BY Gina Furfaro
on Apr 15, 2014
The ladies from the Canadian magazine WORN Fashion Journal will host a talk on Wednesday May 14th at 7pm on the role of women in the publishing industry. The event is being held at The Housing Works Bookstore Cafe to celebrate the release of their latest book out on Drawn and Quarterly. The discussion features BUST’s co-founder, Laurie Henzel along with other rad women in publishing such as Ayesha A. Siddiqi (the Ideas Editor at Buzzfeed), Marjon Carlos (writer and cultural critic), and Serah-Marie McMahon (the Editor-in-Chief of WORN Fashion Journal). Read More
Everyday, countless women are catcalled, harassed, and berated based solely on our gender. In a world where people shrug off sexism and claim that the feminist movement is no longer relevant, it helps to have a reminder like Everyday Sexism, a website devoted to chronicling submitted real-life experiences of girls and women. Read More
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The photographer Elinor Carucci’s recent series Mother reads like a visual diary of the pains and pleasures of motherhood, a raw and uncensored confessional of love and a complex relationship to the female body. Within the aesthetic framework of more traditional portrayals of the mother, she highlights the visceral and bodily with romantic reverence. Read More
BY BUST Magazine
on Mar 20, 2014
We're pretty excited for the opening of Divergent this Friday, woot!
Check out our exclusive cover story with hippy child Shailene Woodley below.
The first thing I notice about Shailene (pronounced “Shay-LEEN”) Woodley is her feet—they’re bare. She’s just arrived at the Los Angeles hillside house where we’re shooting her BUST cover, and ditching her footwear outside the front door was the first thing she did. Read More
For her undergraduate project Young and Old, the freshman photographer Kelsey Duff photographed two models: the first is 18, and the second is 65. By excluding her subjects’ faces from her close frame, she catalogs the aging process as it might apply to an everywoman figure; despite trademark tattoos and painted toenails, each woman is stripped of clothing and other common markers of individual identity.
Duff’s warm natural lighting imbues the work with a romance that highlights tone and shadow. Read More
Almost every home product advertisement you can think of features a woman acting out a pretty stereotypical domestic role; you’d think all we spend our time doing was wiping counters and asking our rambunctious husbands and sons to take their shoes off. In the wake of the recent Super Bowl ad frenzy, comes this amazing parody video advertising a product called “Swiffle. Read More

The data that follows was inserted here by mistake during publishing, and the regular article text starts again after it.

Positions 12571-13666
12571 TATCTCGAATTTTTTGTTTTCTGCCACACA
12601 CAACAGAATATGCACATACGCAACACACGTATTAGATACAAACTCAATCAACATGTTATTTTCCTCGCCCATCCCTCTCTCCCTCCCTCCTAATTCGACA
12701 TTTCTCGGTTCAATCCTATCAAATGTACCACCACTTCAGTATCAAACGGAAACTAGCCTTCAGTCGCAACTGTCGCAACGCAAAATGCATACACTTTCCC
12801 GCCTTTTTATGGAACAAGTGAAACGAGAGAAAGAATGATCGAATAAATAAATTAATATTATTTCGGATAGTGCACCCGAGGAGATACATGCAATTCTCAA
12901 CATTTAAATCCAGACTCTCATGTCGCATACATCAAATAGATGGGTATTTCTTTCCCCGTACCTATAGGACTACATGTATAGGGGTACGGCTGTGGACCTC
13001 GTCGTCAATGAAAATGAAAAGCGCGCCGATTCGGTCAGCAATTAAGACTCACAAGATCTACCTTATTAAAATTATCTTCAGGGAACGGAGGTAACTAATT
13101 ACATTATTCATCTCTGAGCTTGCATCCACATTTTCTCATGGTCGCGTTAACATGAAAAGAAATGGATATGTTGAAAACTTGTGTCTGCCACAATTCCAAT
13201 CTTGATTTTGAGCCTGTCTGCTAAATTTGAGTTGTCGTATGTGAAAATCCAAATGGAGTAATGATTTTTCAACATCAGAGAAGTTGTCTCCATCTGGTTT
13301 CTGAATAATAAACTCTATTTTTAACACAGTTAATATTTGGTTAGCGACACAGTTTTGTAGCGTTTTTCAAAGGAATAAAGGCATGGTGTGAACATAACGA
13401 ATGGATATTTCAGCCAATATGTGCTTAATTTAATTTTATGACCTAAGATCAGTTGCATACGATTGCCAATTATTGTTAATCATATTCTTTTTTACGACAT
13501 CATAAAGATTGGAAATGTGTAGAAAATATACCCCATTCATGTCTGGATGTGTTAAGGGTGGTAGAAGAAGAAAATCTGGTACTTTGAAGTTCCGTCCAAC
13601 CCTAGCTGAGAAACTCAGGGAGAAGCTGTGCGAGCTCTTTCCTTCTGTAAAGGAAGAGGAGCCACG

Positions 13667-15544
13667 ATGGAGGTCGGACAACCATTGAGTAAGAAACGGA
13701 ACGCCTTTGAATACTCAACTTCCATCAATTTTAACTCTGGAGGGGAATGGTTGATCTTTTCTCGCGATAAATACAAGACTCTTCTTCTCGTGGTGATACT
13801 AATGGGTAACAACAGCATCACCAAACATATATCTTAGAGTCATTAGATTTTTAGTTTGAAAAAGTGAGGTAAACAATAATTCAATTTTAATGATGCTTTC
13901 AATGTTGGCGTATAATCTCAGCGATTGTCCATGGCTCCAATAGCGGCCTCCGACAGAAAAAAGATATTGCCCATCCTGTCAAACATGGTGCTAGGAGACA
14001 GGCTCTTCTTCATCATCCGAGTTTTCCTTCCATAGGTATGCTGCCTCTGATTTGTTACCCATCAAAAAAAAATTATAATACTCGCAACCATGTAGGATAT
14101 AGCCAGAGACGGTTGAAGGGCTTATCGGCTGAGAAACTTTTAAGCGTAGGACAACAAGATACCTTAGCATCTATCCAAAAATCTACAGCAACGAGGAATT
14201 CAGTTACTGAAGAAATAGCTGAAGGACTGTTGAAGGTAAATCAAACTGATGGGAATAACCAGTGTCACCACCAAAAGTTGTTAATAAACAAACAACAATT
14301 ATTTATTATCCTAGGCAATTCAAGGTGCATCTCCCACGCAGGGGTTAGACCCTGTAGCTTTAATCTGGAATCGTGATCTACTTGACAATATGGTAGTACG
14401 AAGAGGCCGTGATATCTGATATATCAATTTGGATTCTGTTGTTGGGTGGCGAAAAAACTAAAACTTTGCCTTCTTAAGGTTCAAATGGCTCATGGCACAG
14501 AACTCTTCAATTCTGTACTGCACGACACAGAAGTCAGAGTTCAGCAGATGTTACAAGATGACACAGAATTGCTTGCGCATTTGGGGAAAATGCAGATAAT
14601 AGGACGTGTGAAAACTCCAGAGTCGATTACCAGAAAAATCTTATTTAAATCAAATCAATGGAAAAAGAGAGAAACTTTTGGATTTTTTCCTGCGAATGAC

Don’t you just hate it when all the boys get to swim with the sharks and the girls get left behind standing stiffly on the shore? Let me explain: while LEGO manufactures male figures all dressed and ready to go on riveting and imaginative adventures, the females are often stuck twiddling their non-opposable thumbs.
But thanks to vocal adult and child collectors, that’s beginning to change; after all, the company recently released a badass female scientist. Read More
In Flower Woman, the photographer Eunice Adorno enters the Mennonite community Nuevo Ideal, in Durango, and The Onda Zacatecas, hoping to scratch beneath the surfaces of stereotypes and uncover deeper truths about the women’s lifestyles. The character of the strict and austere Mennonite female is replaced with a more honest and nuanced exploration of female friendships and family.
The images are whimsical, displaying the women sporting smiles and floral prints, enjoying an ice cream cone and playing with one another’s hair. Read More
When we’re young, we’re told that sex is an act of love or affection; we grow to understand that our vaginas can be sources of intimacy and pleasure. But with all these modern demands on how our vaginas are supposed to look and smell, it gets confusing. The “cool” pubic hairdo changes from week to week, and we are bombarded with images of the ideal vagina, in all its neat, tight, perfumed and symmetrical glory. Read More
There’s been a lot of buzz around a new study that examines the differences between male and female brains. The study, conducted by the University of Pennsylvania’s Ragini Verma and her colleagues and recently published in the journal PNAS, uses advanced imaging to map the connectivity of the left and right brain hemispheres of males and females. The researchers concluded that male and female brains have fundamental differences: males have more interconnectivity in each hemisphere, while women have more connectivity between the two. Read More